The two main providers in this space are Apple Pay and Google Pay. Neither of these are actually payment gateways as they require a third party to process the payment. When using the right third party, you’ll be able to configure the presentation of Apple Pay and Google Pay to the appropriate audience, i.e. iPhone users or Android – that’s another example of adding multiple payment methods while simplifying the checkout.
Along with Apple Pay and Google Pay, the other main providers in this space are PayPal and Amazon Pay. The difference between PayPal / Amazon Pay and Apple Pay / Google Pay is that the former is both a digital wallet and a payment gateway together – meaning that they process the transaction.
Adding Apple Pay and Google Pay is possible right now through an existing payment gateway. The payment gateway providers that we’ve worked with and would recommend their service and technology, are listed below:
Buy Now Pay Later
As I mentioned earlier, certain products will benefit more from Buy Now Pay Later, typically when the total cart value is in the hundreds. However, there does seem to be a trend where even lower value purchases are offered with a simple ‘pay in three’ payment option.
A word of warning before you go charging into this. Lots of products on the market are unregulated, for example, Klarna’s Pay in 3 installments and Pay in 30 days agreements are not regulated by the FCA. Although it’s unclear what this may mean for the future, it’s likely that there will be further changes required. There are regulated products on the market that offer credit and these may be more suited to your customers; for example V12 Finance.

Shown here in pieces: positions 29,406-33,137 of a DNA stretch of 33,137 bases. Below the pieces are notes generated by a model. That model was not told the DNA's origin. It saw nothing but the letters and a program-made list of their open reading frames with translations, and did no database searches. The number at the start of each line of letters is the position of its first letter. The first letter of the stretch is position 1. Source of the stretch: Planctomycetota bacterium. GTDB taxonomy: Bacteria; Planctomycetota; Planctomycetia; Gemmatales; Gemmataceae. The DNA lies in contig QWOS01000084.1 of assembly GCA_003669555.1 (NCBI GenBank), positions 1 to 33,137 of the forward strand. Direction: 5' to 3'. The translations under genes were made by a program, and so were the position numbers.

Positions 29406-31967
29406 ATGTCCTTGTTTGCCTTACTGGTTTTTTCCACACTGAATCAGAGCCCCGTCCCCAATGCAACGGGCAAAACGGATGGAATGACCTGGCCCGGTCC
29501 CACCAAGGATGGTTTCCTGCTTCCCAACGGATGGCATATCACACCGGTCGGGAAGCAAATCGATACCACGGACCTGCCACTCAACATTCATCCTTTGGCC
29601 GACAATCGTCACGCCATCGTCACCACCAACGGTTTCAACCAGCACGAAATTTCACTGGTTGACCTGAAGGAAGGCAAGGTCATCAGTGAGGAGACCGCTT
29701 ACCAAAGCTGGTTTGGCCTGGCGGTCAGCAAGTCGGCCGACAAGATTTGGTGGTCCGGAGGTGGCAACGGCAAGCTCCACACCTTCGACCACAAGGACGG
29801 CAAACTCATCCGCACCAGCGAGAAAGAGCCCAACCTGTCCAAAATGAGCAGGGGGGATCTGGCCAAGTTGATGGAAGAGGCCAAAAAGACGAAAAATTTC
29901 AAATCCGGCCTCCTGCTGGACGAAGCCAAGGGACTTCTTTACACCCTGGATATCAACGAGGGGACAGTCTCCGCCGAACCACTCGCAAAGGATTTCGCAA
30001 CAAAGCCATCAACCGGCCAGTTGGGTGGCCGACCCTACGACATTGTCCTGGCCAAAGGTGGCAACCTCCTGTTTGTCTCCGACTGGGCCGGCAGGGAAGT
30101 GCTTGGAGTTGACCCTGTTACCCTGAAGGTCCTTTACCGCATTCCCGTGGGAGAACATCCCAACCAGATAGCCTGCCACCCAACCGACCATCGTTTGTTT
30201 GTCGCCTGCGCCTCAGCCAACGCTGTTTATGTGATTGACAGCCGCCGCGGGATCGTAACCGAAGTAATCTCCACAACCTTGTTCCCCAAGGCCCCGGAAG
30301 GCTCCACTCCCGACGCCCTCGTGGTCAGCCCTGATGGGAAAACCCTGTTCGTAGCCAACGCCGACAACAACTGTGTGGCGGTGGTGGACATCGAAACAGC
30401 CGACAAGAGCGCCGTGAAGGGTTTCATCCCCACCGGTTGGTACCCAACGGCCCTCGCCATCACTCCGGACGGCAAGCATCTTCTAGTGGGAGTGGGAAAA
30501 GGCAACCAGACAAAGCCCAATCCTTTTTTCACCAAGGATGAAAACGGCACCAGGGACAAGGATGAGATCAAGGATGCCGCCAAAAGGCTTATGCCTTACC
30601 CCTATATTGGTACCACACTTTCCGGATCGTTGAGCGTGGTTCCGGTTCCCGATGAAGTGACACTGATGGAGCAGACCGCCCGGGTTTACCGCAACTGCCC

The benefit of buy now pay later is huge, you’ll see an increase in conversion rate and an increase in average order value.
There are three providers that we’ve worked with who we would recommend and that is:
- V12 Finance
This payment method may seem slightly odd for a lot of UK businesses, but it’s a method that’s widely used and often preferred in European countries. It’s much safer (in terms of chargebacks) for merchants and the merchant rates are insignificant compared to credit and debit cards.
Newer technology has enabled this payment method to be more seamless and easier to manage for both sides of the purchase.